Buy Low & Sell High is the age old investment advice, however picking the low time to buy a stock is an extremely difficult task to accomplish.
The Top 3 Questions to Ask.
Oftentimes when we meet with clients there are a few common questions or topics that tend to come up regularly - things that seem to be on the minds of many of our clients. Usually, it has to do with some event or circumstance that is relevant at the time. In 2022, that question has revolved around the idea of “should I change the level of risk in my investments considering what is happening in the market.”
My favorite part of working as a wealth manager is the array of questions from our clients during all market environments.
However, times of market volatility are generally when the most impactful questions come up. This is due to the emotions that go hand in hand with market volatility.
How much should you really be saving for the retirement future you envision?
Making sure you have enough money saved for retirement is one of the top concerns for those of us not independently wealthy. In a perfect world, we will figure out how much we need to live on by calculating our monthly and yearly retirement expenses, factoring in inflation, and computing any additional income like Social Security.
Why are they made again and again?
Much is out there about the classic financial mistakes that plague start-ups, family businesses, corporations, and charities. Aside from these blunders, some classic financial missteps plague retirees.
Calling them “mistakes” may be a bit harsh, as not all of them represent errors in judgment. Yet whether they result from ignorance or fate, we need to be aware of them as we plan for and enter retirement.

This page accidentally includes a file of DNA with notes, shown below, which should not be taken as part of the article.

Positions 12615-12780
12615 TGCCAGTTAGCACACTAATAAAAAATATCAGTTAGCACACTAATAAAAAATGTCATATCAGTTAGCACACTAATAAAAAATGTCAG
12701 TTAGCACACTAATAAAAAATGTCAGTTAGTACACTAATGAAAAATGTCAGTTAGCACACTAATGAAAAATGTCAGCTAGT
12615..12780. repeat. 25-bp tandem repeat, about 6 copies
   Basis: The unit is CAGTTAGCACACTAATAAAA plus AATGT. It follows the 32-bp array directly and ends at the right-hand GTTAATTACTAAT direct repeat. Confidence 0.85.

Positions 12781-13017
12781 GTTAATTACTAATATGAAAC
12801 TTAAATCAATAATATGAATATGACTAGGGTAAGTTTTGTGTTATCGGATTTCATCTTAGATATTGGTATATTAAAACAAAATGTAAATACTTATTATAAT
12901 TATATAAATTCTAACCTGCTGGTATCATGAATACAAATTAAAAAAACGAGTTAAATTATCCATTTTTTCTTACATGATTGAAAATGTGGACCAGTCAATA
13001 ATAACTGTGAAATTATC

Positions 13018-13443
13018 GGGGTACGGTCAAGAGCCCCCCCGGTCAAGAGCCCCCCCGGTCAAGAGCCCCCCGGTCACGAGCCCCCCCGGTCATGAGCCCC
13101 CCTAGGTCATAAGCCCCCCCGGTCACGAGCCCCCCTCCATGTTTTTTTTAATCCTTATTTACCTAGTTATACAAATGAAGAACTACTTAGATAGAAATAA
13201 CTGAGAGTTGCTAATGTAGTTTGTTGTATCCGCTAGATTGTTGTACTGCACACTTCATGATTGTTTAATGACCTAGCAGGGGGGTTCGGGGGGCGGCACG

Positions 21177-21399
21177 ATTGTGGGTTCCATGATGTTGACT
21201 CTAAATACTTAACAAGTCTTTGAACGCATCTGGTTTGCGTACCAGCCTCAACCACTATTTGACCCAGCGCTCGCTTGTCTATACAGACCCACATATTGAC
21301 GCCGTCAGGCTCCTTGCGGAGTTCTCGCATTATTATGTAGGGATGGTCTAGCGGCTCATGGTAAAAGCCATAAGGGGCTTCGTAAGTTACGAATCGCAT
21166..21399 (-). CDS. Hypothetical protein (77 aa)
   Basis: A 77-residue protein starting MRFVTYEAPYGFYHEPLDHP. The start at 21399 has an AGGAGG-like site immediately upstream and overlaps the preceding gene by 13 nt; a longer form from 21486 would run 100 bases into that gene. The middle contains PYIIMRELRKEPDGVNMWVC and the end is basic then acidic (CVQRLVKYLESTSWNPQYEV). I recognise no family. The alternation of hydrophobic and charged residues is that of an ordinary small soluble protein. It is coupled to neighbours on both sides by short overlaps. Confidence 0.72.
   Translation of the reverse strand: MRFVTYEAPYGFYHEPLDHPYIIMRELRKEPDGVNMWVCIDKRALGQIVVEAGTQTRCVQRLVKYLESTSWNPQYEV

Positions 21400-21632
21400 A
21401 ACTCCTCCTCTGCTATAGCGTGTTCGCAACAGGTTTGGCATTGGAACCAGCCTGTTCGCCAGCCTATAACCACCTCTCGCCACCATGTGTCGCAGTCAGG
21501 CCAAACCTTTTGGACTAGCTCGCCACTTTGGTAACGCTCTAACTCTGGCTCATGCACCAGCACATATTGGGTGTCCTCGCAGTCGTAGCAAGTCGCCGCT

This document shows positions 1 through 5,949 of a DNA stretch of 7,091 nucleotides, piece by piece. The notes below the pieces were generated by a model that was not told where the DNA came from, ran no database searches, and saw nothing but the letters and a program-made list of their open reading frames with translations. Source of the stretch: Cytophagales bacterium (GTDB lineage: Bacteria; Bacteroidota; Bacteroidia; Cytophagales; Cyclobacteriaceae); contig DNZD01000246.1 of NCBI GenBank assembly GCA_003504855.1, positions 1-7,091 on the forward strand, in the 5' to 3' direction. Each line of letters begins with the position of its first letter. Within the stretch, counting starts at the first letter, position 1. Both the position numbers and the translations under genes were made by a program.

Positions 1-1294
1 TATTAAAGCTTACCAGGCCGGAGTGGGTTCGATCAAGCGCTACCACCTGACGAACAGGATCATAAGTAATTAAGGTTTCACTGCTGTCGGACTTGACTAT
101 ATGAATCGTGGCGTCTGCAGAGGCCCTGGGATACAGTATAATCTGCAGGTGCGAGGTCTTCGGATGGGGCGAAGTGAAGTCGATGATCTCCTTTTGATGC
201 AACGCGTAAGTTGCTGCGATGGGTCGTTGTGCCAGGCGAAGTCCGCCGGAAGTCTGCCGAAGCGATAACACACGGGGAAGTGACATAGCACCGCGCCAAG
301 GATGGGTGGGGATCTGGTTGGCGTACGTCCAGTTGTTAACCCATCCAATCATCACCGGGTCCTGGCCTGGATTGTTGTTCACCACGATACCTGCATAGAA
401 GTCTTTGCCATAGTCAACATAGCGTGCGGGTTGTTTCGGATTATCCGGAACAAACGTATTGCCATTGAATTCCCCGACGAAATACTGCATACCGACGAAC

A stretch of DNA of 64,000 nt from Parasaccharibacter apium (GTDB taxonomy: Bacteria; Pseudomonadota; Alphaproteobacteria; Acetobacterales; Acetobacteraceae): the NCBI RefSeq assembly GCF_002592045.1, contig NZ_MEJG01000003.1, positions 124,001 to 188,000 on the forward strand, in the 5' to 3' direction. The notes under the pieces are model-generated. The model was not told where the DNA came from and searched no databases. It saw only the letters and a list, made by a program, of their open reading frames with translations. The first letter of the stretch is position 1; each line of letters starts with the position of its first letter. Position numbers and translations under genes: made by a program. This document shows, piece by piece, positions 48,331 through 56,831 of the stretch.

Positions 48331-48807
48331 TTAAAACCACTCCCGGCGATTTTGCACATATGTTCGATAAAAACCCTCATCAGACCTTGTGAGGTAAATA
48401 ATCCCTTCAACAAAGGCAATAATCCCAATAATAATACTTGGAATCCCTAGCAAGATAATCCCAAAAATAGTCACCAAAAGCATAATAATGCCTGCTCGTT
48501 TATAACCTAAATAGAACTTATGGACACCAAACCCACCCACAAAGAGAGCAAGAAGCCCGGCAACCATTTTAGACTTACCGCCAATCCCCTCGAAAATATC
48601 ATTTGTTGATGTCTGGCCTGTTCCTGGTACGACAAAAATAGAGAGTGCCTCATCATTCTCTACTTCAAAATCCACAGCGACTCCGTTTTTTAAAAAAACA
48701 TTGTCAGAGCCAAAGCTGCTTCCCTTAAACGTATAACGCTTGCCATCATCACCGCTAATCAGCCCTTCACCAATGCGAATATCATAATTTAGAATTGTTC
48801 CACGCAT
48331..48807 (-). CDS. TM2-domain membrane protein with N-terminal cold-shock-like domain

Leaving work too early. As Social Security benefits rise about 8% for every year you delay receiving them, waiting a few years to apply for benefits can position you for higher retirement income. Filing for your monthly benefits before you reach Social Security’s Full Retirement Age (FRA) can mean comparatively smaller monthly payments. Meanwhile, if you can delay claiming Social Security, that positions you for more significant monthly benefits.1
Here is what you need to know.
Financially, many of us associate April with taxes – but we should also associate April with important IRA deadlines.
Some things to consider.
During your accumulation years, you may have categorized your risk as “conservative,” “moderate,” or “aggressive,” and that guided how your portfolio was built. Maybe you concerned yourself with finding the “best-performing funds,” even though you knew past performance does not guarantee future results.
What occurs with many retirees is a change in mindset – it’s less about finding the “best-performing fund” and more about consistent performance. It may be less about a risk continuum – that stretches from conservative to aggressive – and more about balancing the objectives of maximizing your income and sustaining it for a lifetime.
That truth must always be recognized.
When financial markets have a bad day, week, or month, discomforting headlines and data can swiftly communicate a message to retirees and retirement savers alike: equity investments are risky things, and Wall Street is a risky place.